Sounds nuts, eh?
When I returned from a treatment facility in California where I’d been sent for eating disorder recovery, I was still a mess. The facility was really a drug and alcohol rehab place that took eating disorder patients, but they didn’t have a real eating disorder program. The few of us ED patients were hauled to an Overeaters Anonymous meeting once a week, and given a table in the dining area away from the staring addicts who were only too glad to have more food for themselves; many of them had also been starving, though for other reasons. While I did start to eat while I was there (the ticket to go home), my attitudes towards food and the world at large were unchanged for the most part.
I had to get better. I’d been an RN for 11 years at the time, and decided to get every professional eating disorder treatment book I could find. I read them cover to cover, and decided that my best hope was to act as if I were dealing with a patient at work when having to eat and make changes in my overall interaction and thinking about food. I had to remove its power over me, and only I could do that. I had to make it a mechanical process for quite a while. And I didn’t have to do it all at once- baby steps mattered. It didn’t have to be perfect. I could fail, and then just pick up and keep going.
Food became ‘medication’, and I kept a chart of servings of different food groups, and checked them off when I ate them. It was a process that took several years, and eventually I was able to eat around other people without the panic and tyrannical thoughts going through my head. Food was simply fuel. It wasn’t my moral compass, or an indicator of my personal integrity.
But I had to look at my overall thought processes, and get rid of the victim-y, negative core beliefs that affected everything I did. I decided to start a gratitude journal, and made myself write down five things every night that I was honestly thankful for, with no duplicate entries. At first, things were pretty sketchy. “The milk in the frig isn’t chunky”, “My socks match”, and other such things- but soon I had a greater understanding of what those things meant indirectly. I had a home with electricity, I had feet to put in socks, I could walk down the sidewalk on those feet, and so on. I was focusing on such insignificant things when I gave in to the eating disorder obsession, and I was really so much more selfish and superficial than I could imagine being.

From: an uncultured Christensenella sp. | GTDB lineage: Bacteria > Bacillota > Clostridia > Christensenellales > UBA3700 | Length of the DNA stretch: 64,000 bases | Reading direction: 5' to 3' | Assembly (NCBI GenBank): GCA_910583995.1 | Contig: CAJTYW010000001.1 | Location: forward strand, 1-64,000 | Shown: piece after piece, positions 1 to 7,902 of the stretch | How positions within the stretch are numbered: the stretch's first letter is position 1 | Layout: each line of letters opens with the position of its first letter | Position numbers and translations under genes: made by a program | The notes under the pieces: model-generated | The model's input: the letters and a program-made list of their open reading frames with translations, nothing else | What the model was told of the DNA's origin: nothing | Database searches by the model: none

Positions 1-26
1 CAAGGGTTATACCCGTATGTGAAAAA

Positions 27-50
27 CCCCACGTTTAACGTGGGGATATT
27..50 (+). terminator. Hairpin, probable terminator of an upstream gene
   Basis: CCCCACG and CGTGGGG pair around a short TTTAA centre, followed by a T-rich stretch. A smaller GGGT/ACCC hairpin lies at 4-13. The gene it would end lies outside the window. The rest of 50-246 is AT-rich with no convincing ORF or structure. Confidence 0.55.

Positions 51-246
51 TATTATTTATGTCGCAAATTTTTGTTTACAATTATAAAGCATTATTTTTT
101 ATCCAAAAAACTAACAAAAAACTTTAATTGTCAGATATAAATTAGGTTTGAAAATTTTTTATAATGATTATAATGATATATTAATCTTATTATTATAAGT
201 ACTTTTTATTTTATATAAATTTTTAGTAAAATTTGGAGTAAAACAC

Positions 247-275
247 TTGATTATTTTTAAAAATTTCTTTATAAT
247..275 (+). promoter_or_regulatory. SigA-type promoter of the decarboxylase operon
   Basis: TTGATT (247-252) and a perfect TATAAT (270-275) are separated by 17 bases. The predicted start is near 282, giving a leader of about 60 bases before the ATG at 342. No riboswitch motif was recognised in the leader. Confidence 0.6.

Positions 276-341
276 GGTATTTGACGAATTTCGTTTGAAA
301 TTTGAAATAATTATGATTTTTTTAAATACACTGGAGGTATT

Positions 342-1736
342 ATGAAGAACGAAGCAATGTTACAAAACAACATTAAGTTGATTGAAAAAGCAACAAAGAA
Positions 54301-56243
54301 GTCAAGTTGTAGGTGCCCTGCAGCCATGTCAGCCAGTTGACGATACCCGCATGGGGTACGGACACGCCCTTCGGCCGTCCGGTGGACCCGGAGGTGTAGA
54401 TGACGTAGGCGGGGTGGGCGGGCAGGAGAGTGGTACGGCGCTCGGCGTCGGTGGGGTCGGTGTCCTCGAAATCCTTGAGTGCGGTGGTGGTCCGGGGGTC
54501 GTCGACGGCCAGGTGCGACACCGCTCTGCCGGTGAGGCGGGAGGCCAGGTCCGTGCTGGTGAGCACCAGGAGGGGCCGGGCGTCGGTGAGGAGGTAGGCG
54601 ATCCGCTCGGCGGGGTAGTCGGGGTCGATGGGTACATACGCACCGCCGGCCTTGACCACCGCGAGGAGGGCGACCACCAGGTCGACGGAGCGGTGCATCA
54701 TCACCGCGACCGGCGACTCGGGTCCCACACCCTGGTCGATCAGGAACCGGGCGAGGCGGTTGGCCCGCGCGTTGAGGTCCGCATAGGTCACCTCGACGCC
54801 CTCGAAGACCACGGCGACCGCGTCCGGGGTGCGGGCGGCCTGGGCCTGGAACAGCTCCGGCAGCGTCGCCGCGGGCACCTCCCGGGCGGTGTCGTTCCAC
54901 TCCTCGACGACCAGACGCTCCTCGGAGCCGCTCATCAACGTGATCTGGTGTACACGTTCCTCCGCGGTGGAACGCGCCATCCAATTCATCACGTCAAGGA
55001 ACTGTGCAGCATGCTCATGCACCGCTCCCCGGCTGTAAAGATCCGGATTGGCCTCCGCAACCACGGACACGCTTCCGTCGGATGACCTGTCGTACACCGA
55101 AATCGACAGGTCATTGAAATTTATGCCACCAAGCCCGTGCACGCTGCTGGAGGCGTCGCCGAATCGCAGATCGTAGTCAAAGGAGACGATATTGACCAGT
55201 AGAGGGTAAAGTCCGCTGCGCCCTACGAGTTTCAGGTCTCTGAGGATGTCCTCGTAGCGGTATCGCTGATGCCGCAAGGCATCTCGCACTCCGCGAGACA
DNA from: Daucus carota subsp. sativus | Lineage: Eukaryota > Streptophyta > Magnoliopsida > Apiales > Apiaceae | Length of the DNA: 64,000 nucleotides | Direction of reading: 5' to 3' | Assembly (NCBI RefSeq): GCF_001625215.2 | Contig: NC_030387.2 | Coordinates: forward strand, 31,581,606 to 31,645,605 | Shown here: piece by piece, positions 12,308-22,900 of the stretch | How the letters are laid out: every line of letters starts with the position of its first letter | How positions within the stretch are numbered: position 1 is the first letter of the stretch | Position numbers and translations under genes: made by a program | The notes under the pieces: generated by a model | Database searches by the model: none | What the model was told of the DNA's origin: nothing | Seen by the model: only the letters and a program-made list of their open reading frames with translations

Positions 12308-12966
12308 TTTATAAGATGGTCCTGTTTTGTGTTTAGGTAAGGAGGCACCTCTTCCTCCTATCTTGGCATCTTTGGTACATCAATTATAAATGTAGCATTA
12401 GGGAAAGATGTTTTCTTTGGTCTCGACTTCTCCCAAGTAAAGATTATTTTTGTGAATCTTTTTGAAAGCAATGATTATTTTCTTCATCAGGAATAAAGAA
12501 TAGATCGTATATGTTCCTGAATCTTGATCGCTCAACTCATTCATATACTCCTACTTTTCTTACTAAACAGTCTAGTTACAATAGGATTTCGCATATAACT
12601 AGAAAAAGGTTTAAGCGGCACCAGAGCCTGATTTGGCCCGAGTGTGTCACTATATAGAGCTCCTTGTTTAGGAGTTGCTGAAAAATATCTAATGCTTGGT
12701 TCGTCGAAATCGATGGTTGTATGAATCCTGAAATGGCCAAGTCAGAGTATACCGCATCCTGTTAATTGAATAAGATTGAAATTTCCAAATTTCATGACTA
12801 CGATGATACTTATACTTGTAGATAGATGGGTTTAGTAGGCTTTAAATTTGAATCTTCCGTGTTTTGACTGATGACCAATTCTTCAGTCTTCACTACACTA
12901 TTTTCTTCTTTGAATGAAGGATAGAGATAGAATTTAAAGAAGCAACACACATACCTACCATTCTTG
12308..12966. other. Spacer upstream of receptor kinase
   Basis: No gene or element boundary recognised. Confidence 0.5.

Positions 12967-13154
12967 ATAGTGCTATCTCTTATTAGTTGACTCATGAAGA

Once I ‘got it’ that my focus on food and weight was so amazingly narrow-minded and selfish, I wanted to change. I didn’t want to be the person I was discovering. I remember the first time I felt joy for someone else; a co-worker won $1000 on a scratch off lottery ticket, and instead of being resentful that I didn’t win such great prizes, I was happy for her ! I was changing, and that made me want to keep going on the path of expanding my world, and reaching out to others. Being able to connect with other people in their joys and pain was incredible!
Eating disorders are selfish. They are so incredibly superficial when it gets down to the behaviors- even though the core of self-worthlessness is incapacitating and very real. But when I was able to get out of my own head, I was able to find so much more satisfaction in relating to other people in a deeper way- not the lip service I knew to be socially correct. I was replacing the hollow responses with genuine feelings. And they felt good !
What I looked like, how many calories I ate, and how much I weighed became insignificant when I saw the blessings I had, and how I was wasting them. But first I had to be willing to be thankful for what I already had. Now I could list hundreds of things I’m thankful for- no matter how small. There are a lot of things that make my life better, and starving isn’t one of them. I’m overwhelmingly thankful that I discovered gratitude.